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Vegetables and products of the land

Ortaggi e prodotti della terra dettaglio

Vegetables and products of the land
Place of production
Municipalities of Borgo Val di Taro and Albareto, in the province of Parma, and the municipality of Pontremoli, in the province of Massa Carrara.
Product description
Borgotaro IGP wild mushrooms are fleshy porcini mushrooms with a rounded shape, pleasant scent and aromatic flavour. Borgotaro IGP wild mushrooms include the following varieties of porcini mushrooms that are the result of wild growth: Boletus aestivalis, Boletus pinicola, Boletus aereus and Boletus edulis. Pure and mixed forests of the following species are suitable for production:
• broad-leaved trees: beech, chestnut, Turkey oak and other oak species, hornbeam, hazel, aspen
• conifers: red and white spruce, Austrian and Scots pine, Douglas fir, managed by coppicing, coppicing with standards, or a high-forest system, either naturally evolved or converted by man.

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History / Traditions / Interesting Facts
Borgotaro wild mushrooms were first documented by Alberto Clemente Cassio (1669-1760) in his History of Borgo Val di Taro. Further evidence of mushroom production can be found in the Topographical Dictionary of the Duchies of Parma, Piacenza and Guastalla by Lorenzo Molossi (Parma, 1832–1834). Tommaso Grilli, in a book named Collection of Knowledge on and Historical Accounts of Albareto di Borgotaro, published in 1893, bears witness to the collection and production of mushrooms.
The best way to preserve mushrooms is not to wash them before drying them but to wipe them, then cut into slices and expose them to the sun for a few days on a wooden board. Alternatively, mushrooms can also be frozen, in which case they must first be cooked so as to avoid them becoming soft due to water loss during thawing.
Contact information 
Consorzio del fungo di Borgotaro IGP
Via Nazionale, 54 - 43043 Borgo Val di Taro (Parma)
T +39 0525 90155
F +39 0525 91154
Organismo di controllo Suolo e Salute
Via Galliera 93 - 40121 Bologna
T +39 051 6751256
F +39 051 6751266
Ortaggi img 2 Umbria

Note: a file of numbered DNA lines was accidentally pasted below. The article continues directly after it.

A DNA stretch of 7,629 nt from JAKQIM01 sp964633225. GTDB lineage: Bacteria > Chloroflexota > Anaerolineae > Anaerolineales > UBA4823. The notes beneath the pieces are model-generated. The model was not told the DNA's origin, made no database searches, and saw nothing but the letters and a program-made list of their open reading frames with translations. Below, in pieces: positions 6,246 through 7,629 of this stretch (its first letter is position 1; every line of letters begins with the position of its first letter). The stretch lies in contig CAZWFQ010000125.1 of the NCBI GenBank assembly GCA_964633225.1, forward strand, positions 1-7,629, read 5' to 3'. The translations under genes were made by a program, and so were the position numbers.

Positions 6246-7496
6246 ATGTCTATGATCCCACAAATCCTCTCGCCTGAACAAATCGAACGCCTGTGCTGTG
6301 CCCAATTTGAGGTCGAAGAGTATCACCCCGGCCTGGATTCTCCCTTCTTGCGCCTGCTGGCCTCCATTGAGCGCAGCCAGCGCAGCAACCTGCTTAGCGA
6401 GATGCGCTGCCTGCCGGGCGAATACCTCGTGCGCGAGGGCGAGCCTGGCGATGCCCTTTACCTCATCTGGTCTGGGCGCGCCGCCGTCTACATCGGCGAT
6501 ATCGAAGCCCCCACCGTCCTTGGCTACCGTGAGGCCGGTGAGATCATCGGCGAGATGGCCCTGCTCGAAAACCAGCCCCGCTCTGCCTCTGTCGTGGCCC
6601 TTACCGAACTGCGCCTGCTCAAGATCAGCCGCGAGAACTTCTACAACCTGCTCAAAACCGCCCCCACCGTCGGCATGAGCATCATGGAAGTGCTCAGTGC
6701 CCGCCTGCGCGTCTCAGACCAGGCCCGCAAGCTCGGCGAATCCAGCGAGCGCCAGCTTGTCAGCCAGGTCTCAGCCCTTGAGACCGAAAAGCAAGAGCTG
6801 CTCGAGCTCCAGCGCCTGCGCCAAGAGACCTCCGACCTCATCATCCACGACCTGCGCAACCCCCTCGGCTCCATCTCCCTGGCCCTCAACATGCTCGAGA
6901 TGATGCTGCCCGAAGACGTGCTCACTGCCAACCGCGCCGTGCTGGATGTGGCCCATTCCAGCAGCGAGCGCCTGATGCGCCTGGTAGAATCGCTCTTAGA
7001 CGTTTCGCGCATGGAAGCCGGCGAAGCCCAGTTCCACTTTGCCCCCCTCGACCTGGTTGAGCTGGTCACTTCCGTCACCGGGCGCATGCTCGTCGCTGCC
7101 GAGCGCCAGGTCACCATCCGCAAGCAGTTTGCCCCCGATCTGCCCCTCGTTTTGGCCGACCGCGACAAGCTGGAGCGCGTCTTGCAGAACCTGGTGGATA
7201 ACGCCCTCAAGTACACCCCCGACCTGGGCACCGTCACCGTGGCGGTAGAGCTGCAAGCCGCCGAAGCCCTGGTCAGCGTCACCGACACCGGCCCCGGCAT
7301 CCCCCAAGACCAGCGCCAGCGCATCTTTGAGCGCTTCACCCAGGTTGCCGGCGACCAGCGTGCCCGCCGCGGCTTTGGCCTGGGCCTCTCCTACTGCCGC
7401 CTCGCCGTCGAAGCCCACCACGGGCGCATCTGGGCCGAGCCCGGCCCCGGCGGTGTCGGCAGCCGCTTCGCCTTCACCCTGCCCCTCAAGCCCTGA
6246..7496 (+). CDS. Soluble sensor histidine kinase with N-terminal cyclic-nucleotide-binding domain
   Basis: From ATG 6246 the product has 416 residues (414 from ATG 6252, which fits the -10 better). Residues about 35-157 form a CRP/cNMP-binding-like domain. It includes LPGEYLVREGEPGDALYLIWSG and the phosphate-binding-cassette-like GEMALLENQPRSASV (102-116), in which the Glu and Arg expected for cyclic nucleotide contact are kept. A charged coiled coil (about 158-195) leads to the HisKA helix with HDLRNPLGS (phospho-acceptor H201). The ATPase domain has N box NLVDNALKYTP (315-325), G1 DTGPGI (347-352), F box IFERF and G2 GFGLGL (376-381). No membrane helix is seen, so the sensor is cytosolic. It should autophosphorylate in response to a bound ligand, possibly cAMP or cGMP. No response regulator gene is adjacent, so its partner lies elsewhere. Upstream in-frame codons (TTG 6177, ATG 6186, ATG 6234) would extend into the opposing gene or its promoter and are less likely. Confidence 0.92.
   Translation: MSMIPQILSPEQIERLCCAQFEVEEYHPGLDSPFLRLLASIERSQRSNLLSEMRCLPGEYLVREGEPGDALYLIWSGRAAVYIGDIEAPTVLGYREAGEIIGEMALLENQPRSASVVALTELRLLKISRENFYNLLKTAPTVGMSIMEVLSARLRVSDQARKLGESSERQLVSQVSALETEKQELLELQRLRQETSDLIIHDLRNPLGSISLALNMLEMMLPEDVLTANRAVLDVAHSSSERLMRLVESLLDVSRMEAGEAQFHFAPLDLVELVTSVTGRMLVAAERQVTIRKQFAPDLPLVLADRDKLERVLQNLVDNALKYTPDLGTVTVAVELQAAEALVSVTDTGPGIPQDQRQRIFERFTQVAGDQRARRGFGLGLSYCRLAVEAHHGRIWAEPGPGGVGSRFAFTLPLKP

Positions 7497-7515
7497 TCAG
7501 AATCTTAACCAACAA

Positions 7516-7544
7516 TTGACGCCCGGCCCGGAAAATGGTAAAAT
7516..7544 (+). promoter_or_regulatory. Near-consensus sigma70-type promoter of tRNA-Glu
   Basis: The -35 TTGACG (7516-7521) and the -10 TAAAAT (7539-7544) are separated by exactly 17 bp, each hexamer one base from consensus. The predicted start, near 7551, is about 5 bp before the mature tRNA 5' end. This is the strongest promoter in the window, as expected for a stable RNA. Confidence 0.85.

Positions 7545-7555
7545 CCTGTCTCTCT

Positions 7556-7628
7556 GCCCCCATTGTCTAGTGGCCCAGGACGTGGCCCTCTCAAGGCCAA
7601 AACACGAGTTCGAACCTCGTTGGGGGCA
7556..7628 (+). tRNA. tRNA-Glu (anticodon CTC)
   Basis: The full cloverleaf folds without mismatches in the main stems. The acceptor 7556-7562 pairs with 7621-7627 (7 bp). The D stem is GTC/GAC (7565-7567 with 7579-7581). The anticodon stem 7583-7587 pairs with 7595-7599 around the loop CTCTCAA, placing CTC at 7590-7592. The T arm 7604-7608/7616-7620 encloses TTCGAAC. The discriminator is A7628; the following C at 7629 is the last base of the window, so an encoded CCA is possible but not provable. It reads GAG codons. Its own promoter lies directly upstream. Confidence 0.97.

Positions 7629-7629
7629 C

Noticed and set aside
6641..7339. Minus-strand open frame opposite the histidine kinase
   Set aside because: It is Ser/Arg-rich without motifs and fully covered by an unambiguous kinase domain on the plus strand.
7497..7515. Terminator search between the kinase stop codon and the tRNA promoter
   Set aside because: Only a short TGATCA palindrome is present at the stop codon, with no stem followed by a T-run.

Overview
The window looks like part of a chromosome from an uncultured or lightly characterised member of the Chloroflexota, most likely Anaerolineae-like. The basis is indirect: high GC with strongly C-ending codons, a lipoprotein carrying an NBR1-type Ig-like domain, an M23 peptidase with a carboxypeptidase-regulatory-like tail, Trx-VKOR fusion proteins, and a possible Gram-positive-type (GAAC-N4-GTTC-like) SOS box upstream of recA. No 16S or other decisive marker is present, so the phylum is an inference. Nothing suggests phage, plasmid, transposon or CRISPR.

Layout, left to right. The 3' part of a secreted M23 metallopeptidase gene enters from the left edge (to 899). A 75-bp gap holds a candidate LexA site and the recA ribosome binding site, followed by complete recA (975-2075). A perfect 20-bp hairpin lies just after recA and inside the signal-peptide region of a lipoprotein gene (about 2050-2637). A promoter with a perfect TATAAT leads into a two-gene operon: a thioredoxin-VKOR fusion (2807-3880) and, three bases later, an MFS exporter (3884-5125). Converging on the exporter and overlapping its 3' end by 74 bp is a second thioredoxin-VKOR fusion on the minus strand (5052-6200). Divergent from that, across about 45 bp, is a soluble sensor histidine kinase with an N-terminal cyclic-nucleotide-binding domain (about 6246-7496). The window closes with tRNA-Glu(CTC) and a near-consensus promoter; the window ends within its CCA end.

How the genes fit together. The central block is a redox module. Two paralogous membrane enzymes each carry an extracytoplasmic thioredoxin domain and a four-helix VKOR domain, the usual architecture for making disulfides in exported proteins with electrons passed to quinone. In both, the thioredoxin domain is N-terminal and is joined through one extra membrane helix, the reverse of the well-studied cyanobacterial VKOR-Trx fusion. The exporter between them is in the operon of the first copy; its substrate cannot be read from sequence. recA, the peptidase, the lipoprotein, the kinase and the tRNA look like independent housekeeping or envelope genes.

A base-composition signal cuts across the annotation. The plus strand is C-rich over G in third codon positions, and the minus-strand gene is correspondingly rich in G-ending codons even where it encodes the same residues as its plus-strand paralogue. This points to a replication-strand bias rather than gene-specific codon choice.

Place of production
Eastern Apennines
Product description
Truffle - There are many different varieties, the most highly regarded being the prized Norcia and Spoleto black truffle, which can also be found in the territories of Valtopina, Gualdo Tadino and Terni, while the prized white truffle abounds in the Umbrian Upper Tiber and Alto Chiascio.
Castelluccio di Norcia IGP lentil - A local ecotype very small in size with variegated colour, very fine skin, delicate consistency and long shelf life.
Monteleone di Spoleto DOP spelt - A local spelt ecotype, which over time has taken on the specific and distinctive characteristics of theTriticum dicoccum species.
Colfiorito IGP red potato - It has a distinctive rough, thin, reddish skin with firm, crisp, light yellow-coloured flesh.
Saffron - The cultivation of this spice was revived in the 90s, in particular in the areas of Cascia and Città della Pieve. Cascia saffron, a highly pure saffron of Umbria, was included in the list of traditional food products (PAT) of the region.
Slow Food Presidium - Roveja of Civita di Cascia: a small pea-like legume, with a seed ranging in colour from dark green to grey-brown. Trevi black celery, with long, dark green stalks, no fibres and an intense aroma. Amerino cottòra broadbean, also known as mezza fava (half broadbean), on account of its small size. Lake Trasimeno bean, a bean-like legume, with an oval shape and varied colour details ranging from cream to black.

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History / Traditions / Interesting Facts